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What Is Greenwashing, And How Can Brands Avoid It?

You may have heard of the term ‘greenwashing’ in passing but perhaps you’ve never really considered it or questioned what it means.

What Is Greenwashing, And How Can Brands Avoid It?

You may have heard of the term ‘greenwashing’ in passing but perhaps you’ve never really considered it or questioned what it means.

Simply put, greenwashing is the process of marketing something as eco-friendly, green, or sustainable when it is actually none of these things. It’s not good.

Growing urgency and attention to the climate crisis is meaning that people are starting to pay more attention to companies’ sustainability practices, and this is clearly seen to be influencing their decisions as a consumer.

As a result, greenwashing has become an easy way for companies to take advantage of this awareness for their own gain, without actually taking any action to become more sustainable – getting all of the kudos but without doing any of the work!

Where are we seeing this happen?

Greenwashing is becoming increasingly common, with brands misleadingly, or even falsely, labelling products as ‘sustainable’ or ‘recyclable’ to appeal to their environmentally-conscious younger audiences. It is a valuable move for brands and influencers, particularly in Britain – with 45% of 18-24-year-olds in Britain saying that environmental issues are one of the nation’s most pressing issues.

Many fast fashion brands and retailers are also guilty of greenwashing. Most notably, H&M has a lawsuit filed against it for its misleading claims of sustainability and the use of recycled materials. While H&M was rightfully exposed, it still brings into question the legitimacy of the sustainability claims of other fashion brands and raises a point about the importance of transparency between companies and consumers when discussing sustainability.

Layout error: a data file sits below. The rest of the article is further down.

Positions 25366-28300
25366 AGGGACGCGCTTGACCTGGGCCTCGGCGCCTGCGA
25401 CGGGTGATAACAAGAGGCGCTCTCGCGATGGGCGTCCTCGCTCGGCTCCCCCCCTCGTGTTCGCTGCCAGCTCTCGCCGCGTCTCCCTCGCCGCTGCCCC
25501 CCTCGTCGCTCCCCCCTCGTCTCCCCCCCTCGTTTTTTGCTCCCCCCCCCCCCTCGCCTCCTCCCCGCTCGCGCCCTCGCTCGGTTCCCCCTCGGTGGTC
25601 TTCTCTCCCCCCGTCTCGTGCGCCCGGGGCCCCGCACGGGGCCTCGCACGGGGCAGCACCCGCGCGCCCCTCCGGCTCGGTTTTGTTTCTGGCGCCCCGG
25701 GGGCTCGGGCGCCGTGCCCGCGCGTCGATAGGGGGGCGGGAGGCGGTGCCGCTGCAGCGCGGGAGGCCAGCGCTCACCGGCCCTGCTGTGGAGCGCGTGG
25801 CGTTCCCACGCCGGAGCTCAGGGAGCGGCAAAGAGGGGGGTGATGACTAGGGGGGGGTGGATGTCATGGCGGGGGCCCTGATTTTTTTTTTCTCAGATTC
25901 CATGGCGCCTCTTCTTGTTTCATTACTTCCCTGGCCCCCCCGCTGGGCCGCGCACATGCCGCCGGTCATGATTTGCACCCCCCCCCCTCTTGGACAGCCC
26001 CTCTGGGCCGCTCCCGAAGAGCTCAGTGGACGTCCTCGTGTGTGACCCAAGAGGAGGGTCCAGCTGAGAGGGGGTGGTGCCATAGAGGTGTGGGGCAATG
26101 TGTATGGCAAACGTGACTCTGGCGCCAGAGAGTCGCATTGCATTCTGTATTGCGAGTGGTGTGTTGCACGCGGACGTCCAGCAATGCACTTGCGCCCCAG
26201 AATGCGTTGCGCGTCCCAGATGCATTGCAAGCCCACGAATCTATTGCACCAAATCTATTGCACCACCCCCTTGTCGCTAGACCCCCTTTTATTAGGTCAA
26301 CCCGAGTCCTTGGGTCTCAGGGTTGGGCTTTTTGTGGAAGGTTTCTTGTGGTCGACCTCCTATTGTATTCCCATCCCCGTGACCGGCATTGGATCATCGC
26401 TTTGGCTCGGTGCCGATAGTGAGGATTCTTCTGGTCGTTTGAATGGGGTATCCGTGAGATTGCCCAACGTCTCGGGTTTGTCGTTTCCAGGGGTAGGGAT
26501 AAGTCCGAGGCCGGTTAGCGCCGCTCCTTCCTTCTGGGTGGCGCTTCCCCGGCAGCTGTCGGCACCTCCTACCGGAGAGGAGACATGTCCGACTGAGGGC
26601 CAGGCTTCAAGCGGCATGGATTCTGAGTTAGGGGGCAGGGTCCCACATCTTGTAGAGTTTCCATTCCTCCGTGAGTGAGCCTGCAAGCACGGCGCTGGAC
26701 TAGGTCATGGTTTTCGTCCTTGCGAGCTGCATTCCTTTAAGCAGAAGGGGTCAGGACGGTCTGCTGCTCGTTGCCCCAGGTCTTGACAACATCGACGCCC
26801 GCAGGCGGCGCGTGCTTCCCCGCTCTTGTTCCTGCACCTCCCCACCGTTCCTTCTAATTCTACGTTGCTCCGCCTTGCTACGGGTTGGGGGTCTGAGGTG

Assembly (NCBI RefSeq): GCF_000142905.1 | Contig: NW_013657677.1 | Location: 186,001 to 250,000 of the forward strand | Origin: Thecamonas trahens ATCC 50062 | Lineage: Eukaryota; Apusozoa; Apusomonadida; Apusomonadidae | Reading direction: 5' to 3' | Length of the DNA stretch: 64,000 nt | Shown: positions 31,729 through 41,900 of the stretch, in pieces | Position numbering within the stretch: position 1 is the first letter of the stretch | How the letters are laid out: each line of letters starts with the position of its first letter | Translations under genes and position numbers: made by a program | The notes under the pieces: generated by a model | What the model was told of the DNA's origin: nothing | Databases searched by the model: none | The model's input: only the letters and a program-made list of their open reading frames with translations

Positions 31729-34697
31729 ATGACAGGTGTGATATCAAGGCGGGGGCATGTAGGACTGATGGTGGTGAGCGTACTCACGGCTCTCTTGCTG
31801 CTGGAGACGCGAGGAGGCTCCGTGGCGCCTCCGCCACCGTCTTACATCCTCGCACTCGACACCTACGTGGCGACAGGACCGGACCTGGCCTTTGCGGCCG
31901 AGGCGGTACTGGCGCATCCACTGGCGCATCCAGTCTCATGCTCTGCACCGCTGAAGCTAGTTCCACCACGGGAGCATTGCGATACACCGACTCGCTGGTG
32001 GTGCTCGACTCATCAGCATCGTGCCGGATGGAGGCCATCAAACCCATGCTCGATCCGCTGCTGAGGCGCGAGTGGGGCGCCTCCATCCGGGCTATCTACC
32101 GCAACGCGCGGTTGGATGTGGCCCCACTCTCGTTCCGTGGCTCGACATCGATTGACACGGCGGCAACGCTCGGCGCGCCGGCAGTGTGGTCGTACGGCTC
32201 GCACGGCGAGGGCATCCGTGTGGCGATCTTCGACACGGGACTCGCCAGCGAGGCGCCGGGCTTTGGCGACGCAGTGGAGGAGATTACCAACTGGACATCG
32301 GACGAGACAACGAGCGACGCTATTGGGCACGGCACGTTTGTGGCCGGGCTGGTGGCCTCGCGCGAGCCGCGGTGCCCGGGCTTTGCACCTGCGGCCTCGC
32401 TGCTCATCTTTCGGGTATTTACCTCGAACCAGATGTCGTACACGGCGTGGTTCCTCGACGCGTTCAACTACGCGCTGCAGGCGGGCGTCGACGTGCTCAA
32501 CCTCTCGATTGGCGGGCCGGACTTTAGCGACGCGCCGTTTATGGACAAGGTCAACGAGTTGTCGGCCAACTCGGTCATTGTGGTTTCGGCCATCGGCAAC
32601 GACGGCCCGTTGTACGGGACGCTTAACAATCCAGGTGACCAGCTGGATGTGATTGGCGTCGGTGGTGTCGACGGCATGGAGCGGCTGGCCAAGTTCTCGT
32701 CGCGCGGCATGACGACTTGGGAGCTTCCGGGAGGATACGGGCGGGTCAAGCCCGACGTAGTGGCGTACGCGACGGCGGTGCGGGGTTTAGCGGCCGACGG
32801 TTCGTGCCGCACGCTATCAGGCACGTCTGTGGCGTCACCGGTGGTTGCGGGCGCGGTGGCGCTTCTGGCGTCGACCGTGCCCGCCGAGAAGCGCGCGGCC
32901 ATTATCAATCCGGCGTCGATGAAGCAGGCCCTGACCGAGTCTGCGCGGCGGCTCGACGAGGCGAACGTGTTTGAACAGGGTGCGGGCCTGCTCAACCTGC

Oil companies are also starting to take advantage of ‘green’ lingo in their advertising, claiming that offsetting schemes justify their use of ‘carbon-neutral’, despite their emissions not changing at all. It is fast becoming a slippery slope and may mean that consumers start to feel less guilt around using petrol or diesel cars because “it’s fine, the fuel is carbon neutral!” - when this isn’t really the case, and its use is still damaging to the environment. Don’t be fooled. A few carefully chosen and appealing ‘green’ words won’t suddenly change the impact that some products are having on the climate.

What is being done about it?

The good news is that there is a growing awareness of greenwashing with more action being taken to stop it. It is clear that this is a very vital step with a study showing that 40% of green claims made online may be misleading.

Increasingly, governments are cracking down on greenwashing in an effort to avoid consumers being misled and take greenwashing seriously.

In 2021 the UK created the ‘Green Claims Code’ to help businesses and brands avoid making misleading environmental claims and highlight key principles to comply with the law. The principles are:

  • Claims must be truthful and accurate
  • Claims must be clear and unambiguous
  • Claims must not omit or hide important relevant information
  • Comparisons must be fair and meaningful
  • Claims must consider the full life cycle of the product or service
  • Claims must be substantiated

Any product that claims to be better for the planet must have the science, data and proof to back it up.

How can you spot greenwashing?